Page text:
HUGE League Release Day! And a Guest Post!

Hey Errybody! Today’s a HUGE release day for the League of Reluctant Adults (and friends).

Richelle Mead, Dakota Cassidy, and Juliet Blackwell ALL have new releases that YOU MUST BUY NOW. NOW I TELL YOU.

Go to web sites, peruse, and then GO BUY. I can’t wait to read Richelle and Juliet’s latest, and Dakota’s coming out with something totally new with her first Contemporary Romance. Imagine how funny she is with the supernatural? Now take all that snark and apply it to the idea of an ex-trophy wife? Seriously? Wear diapers, people. You have been warned.

As an added layer of pimpage, the lovely Mario Acevedo has graced my blog with a guest post. Yay! For his graphic novels are coming out today, too! FUN!

Say hello to Mario!

Mario’s Guest Post

I’ll admit, I got lucky. A lot of us fantasy writers dream of getting our stories picked up as a comic book or graphic novel. Well, it happened to me.

Last year, I was contacted by IDW Publishing. They had read my urban fantasy novels and asked if I would like to have a comic book treatment of my detective-vampire Felix Gomez. Would I?

The interesting part was IDW didn’t want an adaptation of an existing story but a spin-off with an all-new tale. In fact, they even picked out a line from my first novel, The Nymphos of Rocky Flats, and suggested we build a story around that.

This is an excerpt describing Felix’s first assignment between the time he became a vampire and then arrived at Rocky Flats.

“Besides the Blanford case, there was another assignment that told me you were the man for this. The Han Cobras.”

Chinese heroin smugglers. Ruthless. Invincible. Killed three Federal Drug Enforcement agents, not to mention dozens of foreign cops. Invincible. Except against a vampire.

The next step was pulling my literary agent into the conversation and hammering out a contract. In the meantime, the publisher offered the portfolios of several artists for the panel and cover art. As an artist myself, I thought it was presumptuous of me to pass judgment on artists with professional credential far better than mine. The publisher made it easy, and the two artists he suggested– Alberto Dose for the panels and Pinturero for the covers–were perfect.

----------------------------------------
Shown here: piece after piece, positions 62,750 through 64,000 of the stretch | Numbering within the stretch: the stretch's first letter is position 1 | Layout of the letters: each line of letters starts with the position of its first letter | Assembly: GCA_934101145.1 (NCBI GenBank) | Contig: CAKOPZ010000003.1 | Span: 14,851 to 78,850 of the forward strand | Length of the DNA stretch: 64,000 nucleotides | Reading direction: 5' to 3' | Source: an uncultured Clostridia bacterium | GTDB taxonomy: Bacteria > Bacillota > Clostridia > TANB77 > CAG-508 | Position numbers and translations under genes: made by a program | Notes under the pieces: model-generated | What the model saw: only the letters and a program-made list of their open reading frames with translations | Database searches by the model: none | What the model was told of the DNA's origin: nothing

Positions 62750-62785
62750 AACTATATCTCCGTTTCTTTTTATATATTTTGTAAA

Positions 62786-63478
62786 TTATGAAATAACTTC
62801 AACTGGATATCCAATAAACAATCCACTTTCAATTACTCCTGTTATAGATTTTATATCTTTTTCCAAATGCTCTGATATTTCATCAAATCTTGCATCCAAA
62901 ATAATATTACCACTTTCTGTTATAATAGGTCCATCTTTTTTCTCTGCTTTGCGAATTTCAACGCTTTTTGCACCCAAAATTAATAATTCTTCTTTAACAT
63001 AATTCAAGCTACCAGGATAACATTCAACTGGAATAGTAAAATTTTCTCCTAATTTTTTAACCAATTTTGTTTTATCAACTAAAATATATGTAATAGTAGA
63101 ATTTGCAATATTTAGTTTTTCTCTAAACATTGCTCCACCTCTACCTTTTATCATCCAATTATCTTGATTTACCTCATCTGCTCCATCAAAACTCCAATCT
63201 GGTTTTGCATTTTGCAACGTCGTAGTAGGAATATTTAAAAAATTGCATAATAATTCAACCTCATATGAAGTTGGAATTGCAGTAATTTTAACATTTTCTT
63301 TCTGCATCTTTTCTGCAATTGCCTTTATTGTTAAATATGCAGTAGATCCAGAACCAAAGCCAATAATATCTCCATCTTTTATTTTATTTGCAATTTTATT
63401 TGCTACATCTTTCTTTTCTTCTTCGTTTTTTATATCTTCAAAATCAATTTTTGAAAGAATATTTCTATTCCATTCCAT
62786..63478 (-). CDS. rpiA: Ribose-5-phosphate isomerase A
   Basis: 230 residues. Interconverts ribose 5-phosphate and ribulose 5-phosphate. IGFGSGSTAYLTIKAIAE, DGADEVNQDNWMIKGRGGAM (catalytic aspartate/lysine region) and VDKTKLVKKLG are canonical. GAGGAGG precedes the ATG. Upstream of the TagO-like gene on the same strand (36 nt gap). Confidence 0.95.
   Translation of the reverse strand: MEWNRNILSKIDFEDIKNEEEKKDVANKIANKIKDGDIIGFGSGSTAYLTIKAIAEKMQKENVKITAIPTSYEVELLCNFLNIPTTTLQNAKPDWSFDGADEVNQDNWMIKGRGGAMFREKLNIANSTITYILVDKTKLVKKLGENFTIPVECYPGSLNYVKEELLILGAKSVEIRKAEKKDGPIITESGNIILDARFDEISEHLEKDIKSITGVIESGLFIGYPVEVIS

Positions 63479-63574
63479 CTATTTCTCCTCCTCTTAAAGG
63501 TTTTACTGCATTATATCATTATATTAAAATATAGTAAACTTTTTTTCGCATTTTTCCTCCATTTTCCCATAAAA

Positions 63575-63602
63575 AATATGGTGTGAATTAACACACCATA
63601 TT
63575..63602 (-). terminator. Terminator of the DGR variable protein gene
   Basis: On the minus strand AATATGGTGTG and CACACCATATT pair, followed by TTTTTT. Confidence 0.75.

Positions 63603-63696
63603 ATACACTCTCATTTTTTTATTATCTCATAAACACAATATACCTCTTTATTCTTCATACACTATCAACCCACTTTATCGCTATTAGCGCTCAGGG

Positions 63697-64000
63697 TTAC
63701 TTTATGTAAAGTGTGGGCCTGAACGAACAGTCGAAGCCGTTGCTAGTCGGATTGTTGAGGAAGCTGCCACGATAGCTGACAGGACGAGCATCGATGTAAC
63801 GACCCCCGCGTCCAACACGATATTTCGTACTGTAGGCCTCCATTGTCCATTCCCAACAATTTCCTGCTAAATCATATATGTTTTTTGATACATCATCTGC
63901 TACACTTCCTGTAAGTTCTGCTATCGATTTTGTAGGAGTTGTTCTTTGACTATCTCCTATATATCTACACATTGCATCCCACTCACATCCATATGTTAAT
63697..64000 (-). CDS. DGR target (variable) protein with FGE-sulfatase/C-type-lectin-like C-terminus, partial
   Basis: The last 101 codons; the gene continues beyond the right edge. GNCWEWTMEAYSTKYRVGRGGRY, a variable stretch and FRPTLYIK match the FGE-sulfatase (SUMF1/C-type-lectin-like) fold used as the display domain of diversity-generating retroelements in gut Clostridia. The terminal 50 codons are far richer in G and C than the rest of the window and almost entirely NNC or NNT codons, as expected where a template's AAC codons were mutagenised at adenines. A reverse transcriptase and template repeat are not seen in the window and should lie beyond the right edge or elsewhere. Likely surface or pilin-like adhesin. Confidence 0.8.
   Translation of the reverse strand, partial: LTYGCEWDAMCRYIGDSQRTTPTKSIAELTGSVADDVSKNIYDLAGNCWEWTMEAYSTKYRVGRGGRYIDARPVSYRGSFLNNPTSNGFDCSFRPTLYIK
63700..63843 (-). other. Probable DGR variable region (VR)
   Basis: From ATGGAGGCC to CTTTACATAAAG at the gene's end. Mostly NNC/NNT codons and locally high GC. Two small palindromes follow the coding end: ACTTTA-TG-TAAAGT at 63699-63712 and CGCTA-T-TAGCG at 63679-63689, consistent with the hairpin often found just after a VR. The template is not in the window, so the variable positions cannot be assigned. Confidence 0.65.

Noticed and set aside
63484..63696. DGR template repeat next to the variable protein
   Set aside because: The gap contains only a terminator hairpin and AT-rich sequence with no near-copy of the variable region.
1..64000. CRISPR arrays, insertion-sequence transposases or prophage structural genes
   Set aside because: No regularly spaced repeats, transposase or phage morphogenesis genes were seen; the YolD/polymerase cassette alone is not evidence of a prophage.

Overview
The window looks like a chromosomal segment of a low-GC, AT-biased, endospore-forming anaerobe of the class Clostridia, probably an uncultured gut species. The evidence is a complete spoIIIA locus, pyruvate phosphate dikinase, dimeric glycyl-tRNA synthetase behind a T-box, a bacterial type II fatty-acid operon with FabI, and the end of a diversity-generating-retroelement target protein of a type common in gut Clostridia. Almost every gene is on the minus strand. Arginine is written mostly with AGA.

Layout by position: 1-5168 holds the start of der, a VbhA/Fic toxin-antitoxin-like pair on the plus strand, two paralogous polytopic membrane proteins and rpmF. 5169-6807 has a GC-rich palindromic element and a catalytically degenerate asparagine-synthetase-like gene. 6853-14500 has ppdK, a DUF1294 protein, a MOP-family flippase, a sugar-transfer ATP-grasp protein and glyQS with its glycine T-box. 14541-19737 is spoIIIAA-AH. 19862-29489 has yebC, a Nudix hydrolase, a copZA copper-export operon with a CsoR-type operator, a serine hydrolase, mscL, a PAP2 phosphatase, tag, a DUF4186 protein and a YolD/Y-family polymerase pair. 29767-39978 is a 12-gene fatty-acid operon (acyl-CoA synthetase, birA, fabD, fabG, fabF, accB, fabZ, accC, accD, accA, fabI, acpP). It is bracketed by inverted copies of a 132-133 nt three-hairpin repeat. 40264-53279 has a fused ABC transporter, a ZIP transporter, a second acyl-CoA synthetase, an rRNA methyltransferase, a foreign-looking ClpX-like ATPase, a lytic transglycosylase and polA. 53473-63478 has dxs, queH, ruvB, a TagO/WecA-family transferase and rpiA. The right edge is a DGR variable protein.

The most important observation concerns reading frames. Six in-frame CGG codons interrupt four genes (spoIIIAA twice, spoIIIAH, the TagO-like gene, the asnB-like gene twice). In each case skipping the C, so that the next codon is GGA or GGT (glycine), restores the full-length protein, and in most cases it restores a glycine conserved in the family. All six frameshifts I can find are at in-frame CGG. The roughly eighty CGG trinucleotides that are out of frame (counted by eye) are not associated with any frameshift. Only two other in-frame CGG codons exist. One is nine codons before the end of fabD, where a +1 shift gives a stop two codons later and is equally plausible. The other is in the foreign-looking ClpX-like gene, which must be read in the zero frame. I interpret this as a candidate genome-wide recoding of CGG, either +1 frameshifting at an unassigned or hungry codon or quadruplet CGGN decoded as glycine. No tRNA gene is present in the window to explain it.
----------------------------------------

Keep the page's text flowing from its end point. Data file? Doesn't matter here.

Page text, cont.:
Here’s another sample, Elf Embryo, that demonstrates Pinturero’s freaky awesomeness:

I was contracted to write the scripts for four comics and since the concept was mine, to provide guidance to the project. IDW provided sample scripts and comics for reference. Additionally, I had to turn in an author’s bio, promotional copy, and a detailed synopsis of both the overall story and each comic book story. My editor did a thorough job picking through the synopsis and offered suggestions to improve the story. Comic scripts are different from screenplays in that the artists want a lot of detailed descriptions and you can include interior dialog (“thoughts” which are shunned in screenplays). The script can be as long as you feel necessary but you’re limited (in most cases) to twenty-one comic pages to tell your story. The most fun was writing classic lines such as:


Another difference from my previous writing experience was how collaborative the process was working with a comic book publisher versus a traditional book publisher. With traditional book publishers, sometimes it seems that even as the author, I’m out of the loop in a lot of what happens with my novels. That wasn’t the case with IDW as they were constantly cluing me in. They would submit pencil drafts of work-in-progress for my comments. (Which were minor. Alberto Dose in particular has been doing comic books for a long time, and I respected his interpretation of my script.) Another difference was the brisk production schedule. In traditional publishing, you can expect a year–or longer–from the time you submit a manuscript and publication. IDW wanted the first comic on the street in less than six months after I’d turned in the script. And another big difference between comic books and novels publishers, IDW asked for cover ideas and actually ran with my ideas!

For example, for the cover of issue #2, I suggested that the artist incorporate a crow (used by vampires as messengers), Hei Men Dao (a rogue vampire shaman), Qian Ning (the love interest), and separately, Felix involved in a shoot-out.

Here’s the first draft.

We kicked the concept around and Pinturero came back with:

Closer but Felix wasn’t there yet.
On the third try, Pinturero nailed it. Awesome. My favorite. Felix at his bad-ass best.

Here is a sample of panel art in pencil form.

Alberto Dose was also contracted to provide alternative covers for all four issues. Here’s his take on issue #2.

And what’s the point of having vampires and ruthless gangsters if you can’t include a little kinkiness like topless bondage gear and ball gags?

The four issues of the comic book have been bundled into the graphic novel, Killing the Cobra: Chinatown Trollop, and is out December 7. The embossed cover is amazing!

On sale at your local comic book store, Barnes & Noble, and Amazon.

Thanks Nicole. Give my regards to Jane True.

Happy fanging!

Mario Acevedo

Will do, Mario! now all y’all, get to shoppin’! 😉

Posted by Nicole Peeler

Author, Professor, Lover, Fighter

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